TOO BUSY TO MEAL PLAN?

The im­por­tance of meal plan­ning for great health

Great Health Guide - - CONTENTS - Me­gan McGrath

Are you too busy to meal plan? Are you too tired and too stressed to have time to pre­pare proper meals? Meal plan­ning is one of those ar­eas that can re­ally cause stress if it’s not un­der con­trol. We all know what it is like to walk into the house after work or after col­lect­ing chil­dren from school ac­tiv­i­ties and not hav­ing a clue about what we are go­ing to make for din­ner. Hurry, hurry, rush, rush, scram­ble, scram­ble – we end up grab­bing some­thing quick and easy that is not nec­es­sar­ily good for us. We are too busy to meal plan. It is one of the eas­i­est things we can do to make our life health­ier and bet­ter in gen­eral but is one of the first things we ne­glect when life gets busy. The good news is that it just takes a lit­tle bit of plan­ning ahead of time to get this area of your life un­der con­trol. You will no longer be too busy to meal plan.

Meal plan­ning will:

• re­duce your stress

• save you money

• al­low smarter food choices

• help you man­age your time bet­ter

• turn a hec­tic week into one that is much less stress­ful

• help im­prove your per­sonal health & the health of your fam­ily.

Fol­low these quick steps to get your meal plan­ning un­der con­trol: 1. MAKE A LIST OF MEALS.

On a piece of pa­per, make a list of your fam­ily’s fa­vorite meals. You’ll be much more likely to suc­ceed at meal plan­ning if ev­ery­one likes what’s put on the ta­ble or in their lunch­box. I like to look on line or in my recipe books for in­spi­ra­tion and aim to try one new recipe each week. This adds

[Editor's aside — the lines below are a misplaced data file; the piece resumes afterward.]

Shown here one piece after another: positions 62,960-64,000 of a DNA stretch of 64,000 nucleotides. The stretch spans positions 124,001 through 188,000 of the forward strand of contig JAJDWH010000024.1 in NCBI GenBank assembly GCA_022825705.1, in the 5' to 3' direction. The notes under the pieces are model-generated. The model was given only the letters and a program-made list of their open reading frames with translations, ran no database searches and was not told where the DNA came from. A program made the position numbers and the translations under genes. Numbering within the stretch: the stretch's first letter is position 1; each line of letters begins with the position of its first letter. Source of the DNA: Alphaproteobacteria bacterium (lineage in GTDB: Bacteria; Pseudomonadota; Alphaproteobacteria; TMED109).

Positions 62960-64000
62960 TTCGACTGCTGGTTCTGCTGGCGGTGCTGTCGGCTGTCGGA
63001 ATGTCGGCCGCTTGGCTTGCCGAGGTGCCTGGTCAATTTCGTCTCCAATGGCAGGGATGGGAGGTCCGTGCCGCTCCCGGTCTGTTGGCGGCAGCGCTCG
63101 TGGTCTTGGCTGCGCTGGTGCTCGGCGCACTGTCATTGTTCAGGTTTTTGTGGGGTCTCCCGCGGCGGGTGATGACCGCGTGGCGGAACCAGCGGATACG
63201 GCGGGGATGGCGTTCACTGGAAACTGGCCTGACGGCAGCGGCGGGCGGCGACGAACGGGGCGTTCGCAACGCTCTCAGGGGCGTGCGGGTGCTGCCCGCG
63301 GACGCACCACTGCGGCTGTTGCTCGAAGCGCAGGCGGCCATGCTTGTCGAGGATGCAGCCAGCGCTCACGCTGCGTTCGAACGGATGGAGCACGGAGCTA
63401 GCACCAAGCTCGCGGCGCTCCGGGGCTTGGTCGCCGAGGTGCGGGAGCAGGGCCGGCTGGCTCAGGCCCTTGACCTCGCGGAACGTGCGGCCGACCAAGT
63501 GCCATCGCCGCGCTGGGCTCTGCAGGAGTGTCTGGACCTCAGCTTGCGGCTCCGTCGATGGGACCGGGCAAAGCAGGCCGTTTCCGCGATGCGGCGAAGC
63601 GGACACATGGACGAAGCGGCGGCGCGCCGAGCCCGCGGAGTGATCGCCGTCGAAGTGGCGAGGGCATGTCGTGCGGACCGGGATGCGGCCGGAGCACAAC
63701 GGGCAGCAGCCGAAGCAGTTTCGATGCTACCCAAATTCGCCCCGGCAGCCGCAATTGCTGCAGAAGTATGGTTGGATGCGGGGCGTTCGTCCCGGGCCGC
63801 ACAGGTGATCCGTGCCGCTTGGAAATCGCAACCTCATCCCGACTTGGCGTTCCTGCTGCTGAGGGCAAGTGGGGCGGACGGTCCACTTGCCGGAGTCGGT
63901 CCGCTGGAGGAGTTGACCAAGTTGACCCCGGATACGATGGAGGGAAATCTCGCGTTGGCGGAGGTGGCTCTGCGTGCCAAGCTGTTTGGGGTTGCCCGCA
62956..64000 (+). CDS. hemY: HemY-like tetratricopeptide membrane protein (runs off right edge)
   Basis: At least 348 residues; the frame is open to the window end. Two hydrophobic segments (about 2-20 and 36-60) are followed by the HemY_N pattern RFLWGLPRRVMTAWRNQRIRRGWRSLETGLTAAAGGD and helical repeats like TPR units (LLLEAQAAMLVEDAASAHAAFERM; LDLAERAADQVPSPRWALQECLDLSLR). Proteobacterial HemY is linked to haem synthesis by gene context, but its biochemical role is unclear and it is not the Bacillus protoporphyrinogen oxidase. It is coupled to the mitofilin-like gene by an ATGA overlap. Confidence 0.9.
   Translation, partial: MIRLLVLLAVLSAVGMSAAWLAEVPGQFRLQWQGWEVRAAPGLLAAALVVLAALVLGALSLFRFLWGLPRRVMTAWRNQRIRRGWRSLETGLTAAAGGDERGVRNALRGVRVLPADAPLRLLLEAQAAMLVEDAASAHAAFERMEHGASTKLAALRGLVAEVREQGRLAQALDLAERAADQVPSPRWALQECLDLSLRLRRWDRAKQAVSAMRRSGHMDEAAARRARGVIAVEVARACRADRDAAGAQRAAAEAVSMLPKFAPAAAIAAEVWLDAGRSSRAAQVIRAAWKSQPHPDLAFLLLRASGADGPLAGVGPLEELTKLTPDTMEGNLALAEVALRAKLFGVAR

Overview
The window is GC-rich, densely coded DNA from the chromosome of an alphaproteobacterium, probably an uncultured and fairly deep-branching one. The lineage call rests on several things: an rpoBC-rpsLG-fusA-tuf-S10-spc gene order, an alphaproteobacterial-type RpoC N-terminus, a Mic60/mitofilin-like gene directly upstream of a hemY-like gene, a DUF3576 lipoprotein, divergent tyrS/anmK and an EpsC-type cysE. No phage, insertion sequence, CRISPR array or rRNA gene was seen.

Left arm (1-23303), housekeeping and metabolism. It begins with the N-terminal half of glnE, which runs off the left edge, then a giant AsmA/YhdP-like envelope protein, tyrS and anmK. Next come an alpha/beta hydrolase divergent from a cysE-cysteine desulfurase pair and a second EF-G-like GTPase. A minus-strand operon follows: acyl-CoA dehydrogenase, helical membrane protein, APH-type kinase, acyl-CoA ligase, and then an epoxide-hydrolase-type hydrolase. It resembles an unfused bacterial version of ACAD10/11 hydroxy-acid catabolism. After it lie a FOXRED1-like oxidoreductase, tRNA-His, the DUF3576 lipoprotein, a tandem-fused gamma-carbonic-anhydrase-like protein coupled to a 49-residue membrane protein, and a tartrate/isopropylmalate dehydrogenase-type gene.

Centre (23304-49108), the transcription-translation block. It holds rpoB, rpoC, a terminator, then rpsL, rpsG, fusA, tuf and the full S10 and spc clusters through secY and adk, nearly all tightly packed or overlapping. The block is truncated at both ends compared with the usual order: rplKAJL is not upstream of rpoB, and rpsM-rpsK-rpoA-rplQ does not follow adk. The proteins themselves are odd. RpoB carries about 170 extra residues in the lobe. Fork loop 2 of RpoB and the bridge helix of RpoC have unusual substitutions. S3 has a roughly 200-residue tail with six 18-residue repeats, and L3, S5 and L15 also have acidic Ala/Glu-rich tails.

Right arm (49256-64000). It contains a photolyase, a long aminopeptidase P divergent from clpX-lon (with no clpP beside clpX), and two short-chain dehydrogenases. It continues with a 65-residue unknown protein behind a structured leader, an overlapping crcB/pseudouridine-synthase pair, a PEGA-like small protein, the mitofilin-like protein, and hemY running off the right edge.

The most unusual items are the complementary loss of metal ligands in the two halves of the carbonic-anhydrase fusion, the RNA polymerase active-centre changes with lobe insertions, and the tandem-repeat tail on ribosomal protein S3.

to the reper­toire and keeps meal times in­ter­est­ing.

2. DE­SIGN A MENU FOR THE WEEK.

You can make your menus a week at a time, two weeks at a time or a month at a time…what­ever works best for you. I work a week in ad­vance. On a blank sheet of pa­per write down the cho­sen meals from your lists for each day of the week (break­fasts, lunches and dinners). Keep in mind if you have cer­tain days of the week that are busier than oth­ers, plan eas­ier meals for those days. Place your menus in a prom­i­nent place such as on the fridge door so you can see them clearly each day.

3. MAKE A SHOP­PING LIST.

Do this and you’ll never have to walk the su­per­mar­ket aisles in a fog again! Look at the meals you have on your menus, check out the recipes and then make your gro­cery list based on what in­gre­di­ents you need to buy. Don’t for­get to check what you al­ready have. It’s amaz­ing how many in­gre­di­ents you al­ready have sit­ting in our pantry and fridge. If you can in­cor­po­rate these into the meal plan and only shop for the ex­tra in­gre­di­ents you need, you will save your­self some cash, as a bonus!

4. HIT THE SHOPS.

Once you have your list in hand, go shop­ping! Try and shop mainly in the out­side aisles as this is where all the fresh, un­pro­cessed food is stocked. Stick to your list and don’t de­vi­ate. Come home, put your gro­ceries away and pat your­self on the back. You are well pre­pared for the com­ing week.

5. PRE­PARE MEALS.

By set­ting aside a small amount of time to pre­pare food for the com­ing week you are off to a good start. For me, a bit of time on a Sun­day helps set me up for the week ahead. You could cut up a whole lot of raw veg­eta­bles like cel­ery, cap­sicum and car­rot for healthy ac­ces­si­ble snacks. You might like to pre­pare a batch of soup and pos­si­bly even a casse­role. You could get the kids in­volved in mak­ing some home­made muffins or a loaf. Many things will keep in the fridge for at least a week, es­pe­cially when packed in the ap­pro­pri­ate con­tain­ers. I know this seems sim­plis­tic, but it re­ally doesn’t need to be hard! Fol­low these easy steps and you will be well on your way to be­ing or­gan­ised in this area of your life. You will save so much time and never again be too busy to meal plan.

Me­gan McGrath is pas­sion­ate about sup­port­ing and em­pow­er­ing women to­wards achiev­ing healthy, bal­anced and ful­fill­ing lives. She helps cre­ate sus­tain­able change for pos­i­tive last­ing re­sults and is proud to have helped count­less peo­ple thrive and flour­ish on their well­ness jour­ney. Me­gan has a Health Sci­ence de­gree, is a pro­fes­sional ac­cred­ited Well­ness Coach, a cer­ti­fied Fit­ness Trainer and Founder of Chas­ing Sun­rise – a Health and Well­ness Con­sul­tancy.

Newspapers in English

Newspapers from Australia

© PressReader. All rights reserved.